Yet, Shiffman et al. write:

Results show that in general, the environmental advocates who most strongly supported bans on fisheries and trade were the least familiar with the current state of scientific knowledge on sustainable shark fisheries.”

But it seems to be Shiffman et al. who are out of touch with the current state of scientific knowledge on sustainable shark fisheries.

Contrary to what the authors state, there is much scientific evidence which throws into question the idea that sustainable commercial shark fisheries are possible long term (for a summary see Porcher et al. 2019). An example is a study cited by this present paper as providing basic evidence of the existence of sustainable shark fisheries (Walker 1998). But instead of establishing the presence of plenty of sustainable shark fisheries, it questions whether sustainability can be realized and focuses on the difficulties of doing so. Further, it was written before the shocking results of the shark fin trade became evident.

The only other paper which the authors cite as evidence that sustainable shark fisheries exist is Shiffman’s own paper (Shiffman & Hueter 2017) in which he claimed that they exist all over the world, but provided no evidence that they do.

So in fact, the evidence these authors provide on the subject is flimsy.

Divers are “marine tourists”

Reading through the paper we find the claim that the public is concerned about sharks because they “can be ecologically important” and that they “are a popular encounter for scuba divers and other marine tourists.

This extreme twisting and misrepresentation of the facts is typical of the paper. All scientific studies of sharks in the biosphere have found that, as top and middle predators, they are among the most strongly interacting animals in the food chain. Several studies have shown that the extreme disruption wrought by more than seven decades of shark removal through trawling and long-lining has caused major, cascading biodiversity shifts throughout the originally complex and diverse aquatic ecosystems which evolved during the 500 million years before industrial fishing began.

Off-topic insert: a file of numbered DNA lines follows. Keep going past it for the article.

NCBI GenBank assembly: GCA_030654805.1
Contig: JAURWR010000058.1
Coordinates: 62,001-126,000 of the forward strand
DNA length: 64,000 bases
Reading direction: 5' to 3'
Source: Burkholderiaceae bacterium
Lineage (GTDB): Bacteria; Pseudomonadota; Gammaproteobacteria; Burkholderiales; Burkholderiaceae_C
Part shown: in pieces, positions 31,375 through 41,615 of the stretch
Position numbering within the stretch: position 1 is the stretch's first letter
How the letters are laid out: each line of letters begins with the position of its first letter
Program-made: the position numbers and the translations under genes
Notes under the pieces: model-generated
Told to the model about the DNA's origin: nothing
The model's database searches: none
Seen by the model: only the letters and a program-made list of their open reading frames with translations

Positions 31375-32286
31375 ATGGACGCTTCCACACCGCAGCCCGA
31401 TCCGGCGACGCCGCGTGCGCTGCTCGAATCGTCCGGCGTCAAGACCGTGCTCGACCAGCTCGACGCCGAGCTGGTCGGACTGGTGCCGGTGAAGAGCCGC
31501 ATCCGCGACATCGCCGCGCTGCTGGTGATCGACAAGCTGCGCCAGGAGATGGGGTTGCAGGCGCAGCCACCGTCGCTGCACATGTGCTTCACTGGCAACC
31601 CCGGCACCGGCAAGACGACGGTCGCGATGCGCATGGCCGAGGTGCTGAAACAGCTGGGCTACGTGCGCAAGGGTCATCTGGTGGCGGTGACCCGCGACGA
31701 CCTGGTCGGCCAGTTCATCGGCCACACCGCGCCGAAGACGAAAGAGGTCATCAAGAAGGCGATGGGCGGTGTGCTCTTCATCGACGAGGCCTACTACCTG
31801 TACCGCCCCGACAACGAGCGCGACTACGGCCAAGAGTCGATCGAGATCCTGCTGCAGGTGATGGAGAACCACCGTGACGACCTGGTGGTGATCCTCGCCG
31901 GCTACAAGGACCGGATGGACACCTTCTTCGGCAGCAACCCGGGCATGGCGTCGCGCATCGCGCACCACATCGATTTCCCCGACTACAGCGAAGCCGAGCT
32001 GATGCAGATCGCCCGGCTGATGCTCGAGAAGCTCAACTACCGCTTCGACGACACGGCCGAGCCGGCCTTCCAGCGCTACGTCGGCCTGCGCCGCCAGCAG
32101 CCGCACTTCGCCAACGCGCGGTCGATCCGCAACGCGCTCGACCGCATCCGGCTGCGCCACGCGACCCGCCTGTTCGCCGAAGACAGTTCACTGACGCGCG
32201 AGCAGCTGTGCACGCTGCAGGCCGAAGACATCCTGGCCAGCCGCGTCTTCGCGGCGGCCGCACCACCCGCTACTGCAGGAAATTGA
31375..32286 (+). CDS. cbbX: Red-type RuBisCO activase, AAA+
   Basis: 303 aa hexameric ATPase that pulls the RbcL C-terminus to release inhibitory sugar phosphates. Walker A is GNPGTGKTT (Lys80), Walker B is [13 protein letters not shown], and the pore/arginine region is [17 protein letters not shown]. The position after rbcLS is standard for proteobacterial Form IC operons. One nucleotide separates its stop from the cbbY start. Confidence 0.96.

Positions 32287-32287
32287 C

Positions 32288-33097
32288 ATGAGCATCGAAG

However, fisheries have never been concerned about the ecological results of their activities (Travis et al. 2014). And the way this paper discounts and dismisses this important facet of shark removal reflects that.

Terming divers as “marine tourists” disparages a major force behind shark conservation efforts. A high fraction of divers dive locally all the time and know their area well. They are the ones who have personally witnessed the disappearance of sharks from the oceans and coasts the way the buffalo vanished from the plains of North America during the 1800s. For this reason, divers have always been at the forefront of shark conservation efforts, and their contributions are highly valued by anyone truly concerned about the plight of sharks.

Conservationists are extremely knowledgeable scientifically

The results of the survey on which this paper is based show that two thirds of NGO employees read scientific papers regularly and more than half have published scientific papers. This was found even though the authors deliberately excluded scientists from the survey. NGOs were found to use scientific and not moral reasons for their arguments for shark protection. Remarkably, only 4 respondents out of 155 reported never reading the scientific literature.